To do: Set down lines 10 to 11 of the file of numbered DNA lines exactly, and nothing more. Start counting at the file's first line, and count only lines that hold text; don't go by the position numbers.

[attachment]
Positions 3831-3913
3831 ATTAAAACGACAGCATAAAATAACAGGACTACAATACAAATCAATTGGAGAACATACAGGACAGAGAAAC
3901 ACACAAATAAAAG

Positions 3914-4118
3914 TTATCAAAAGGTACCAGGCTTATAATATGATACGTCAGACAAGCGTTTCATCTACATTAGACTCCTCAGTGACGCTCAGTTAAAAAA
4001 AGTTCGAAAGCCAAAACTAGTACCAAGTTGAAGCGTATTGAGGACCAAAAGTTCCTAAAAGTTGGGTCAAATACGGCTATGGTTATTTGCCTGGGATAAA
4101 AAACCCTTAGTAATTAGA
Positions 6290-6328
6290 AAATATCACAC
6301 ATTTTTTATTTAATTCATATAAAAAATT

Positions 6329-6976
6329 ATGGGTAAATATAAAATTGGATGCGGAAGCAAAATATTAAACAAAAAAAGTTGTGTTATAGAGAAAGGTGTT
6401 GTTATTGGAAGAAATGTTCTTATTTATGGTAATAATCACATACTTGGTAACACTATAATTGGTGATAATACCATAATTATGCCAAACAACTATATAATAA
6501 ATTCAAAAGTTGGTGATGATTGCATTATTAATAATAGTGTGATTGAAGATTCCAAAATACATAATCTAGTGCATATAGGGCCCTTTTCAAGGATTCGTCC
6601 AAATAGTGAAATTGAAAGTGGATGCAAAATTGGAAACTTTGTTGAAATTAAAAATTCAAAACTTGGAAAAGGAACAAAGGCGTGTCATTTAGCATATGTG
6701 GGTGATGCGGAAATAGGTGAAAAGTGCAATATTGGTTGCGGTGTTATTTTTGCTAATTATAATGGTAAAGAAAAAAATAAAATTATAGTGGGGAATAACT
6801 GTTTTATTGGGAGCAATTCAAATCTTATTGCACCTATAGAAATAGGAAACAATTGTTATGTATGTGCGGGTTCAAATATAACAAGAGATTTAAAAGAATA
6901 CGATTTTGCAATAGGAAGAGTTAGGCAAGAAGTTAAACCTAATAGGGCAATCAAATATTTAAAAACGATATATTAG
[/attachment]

6301 ATTTTTTATTTAATTCATATAAAAAATT

Positions 6329-6976